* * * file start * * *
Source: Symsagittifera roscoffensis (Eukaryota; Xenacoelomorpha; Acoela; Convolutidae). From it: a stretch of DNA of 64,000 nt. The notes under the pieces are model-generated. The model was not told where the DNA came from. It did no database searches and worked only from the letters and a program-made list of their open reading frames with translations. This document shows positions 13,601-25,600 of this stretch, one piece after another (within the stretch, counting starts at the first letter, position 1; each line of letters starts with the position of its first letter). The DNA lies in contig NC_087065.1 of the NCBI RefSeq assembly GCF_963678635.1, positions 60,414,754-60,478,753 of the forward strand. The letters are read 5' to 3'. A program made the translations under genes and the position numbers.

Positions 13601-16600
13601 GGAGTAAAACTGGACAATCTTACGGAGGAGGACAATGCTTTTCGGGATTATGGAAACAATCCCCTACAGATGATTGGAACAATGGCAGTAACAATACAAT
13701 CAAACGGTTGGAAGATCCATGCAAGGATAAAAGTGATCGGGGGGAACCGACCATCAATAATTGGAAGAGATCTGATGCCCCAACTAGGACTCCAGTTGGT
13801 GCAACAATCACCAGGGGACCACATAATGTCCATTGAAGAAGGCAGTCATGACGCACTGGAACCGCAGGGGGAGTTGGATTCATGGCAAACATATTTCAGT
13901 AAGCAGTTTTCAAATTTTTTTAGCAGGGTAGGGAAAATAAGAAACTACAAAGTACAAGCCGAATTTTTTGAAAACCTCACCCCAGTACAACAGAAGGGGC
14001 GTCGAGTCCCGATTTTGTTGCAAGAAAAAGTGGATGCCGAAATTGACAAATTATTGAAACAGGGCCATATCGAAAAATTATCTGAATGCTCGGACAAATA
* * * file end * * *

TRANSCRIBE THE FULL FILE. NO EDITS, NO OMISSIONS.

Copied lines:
Source: Symsagittifera roscoffensis (Eukaryota; Xenacoelomorpha; Acoela; Convolutidae). From it: a stretch of DNA of 64,000 nt. The notes under the pieces are model-generated. The model was not told where the DNA came from. It did no database searches and worked only from the letters and a program-made list of their open reading frames with translations. This document shows positions 13,601-25,600 of this stretch, one piece after another (within the stretch, counting starts at the first letter, position 1; each line of letters starts with the position of its first letter). The DNA lies in contig NC_087065.1 of the NCBI RefSeq assembly GCF_963678635.1, positions 60,414,754-60,478,753 of the forward strand. The letters are read 5' to 3'. A program made the translations under genes and the position numbers.

Positions 13601-16600
13601 GGAGTAAAACTGGACAATCTTACGGAGGAGGACAATGCTTTTCGGGATTATGGAAACAATCCCCTACAGATGATTGGAACAATGGCAGTAACAATACAAT
13701 CAAACGGTTGGAAGATCCATGCAAGGATAAAAGTGATCGGGGGGAACCGACCATCAATAATTGGAAGAGATCTGATGCCCCAACTAGGACTCCAGTTGGT
13801 GCAACAATCACCAGGGGACCACATAATGTCCATTGAAGAAGGCAGTCATGACGCACTGGAACCGCAGGGGGAGTTGGATTCATGGCAAACATATTTCAGT
13901 AAGCAGTTTTCAAATTTTTTTAGCAGGGTAGGGAAAATAAGAAACTACAAAGTACAAGCCGAATTTTTTGAAAACCTCACCCCAGTACAACAGAAGGGGC
14001 GTCGAGTCCCGATTTTGTTGCAAGAAAAAGTGGATGCCGAAATTGACAAATTATTGAAACAGGGCCATATCGAAAAATTATCTGAATGCTCGGACAAATA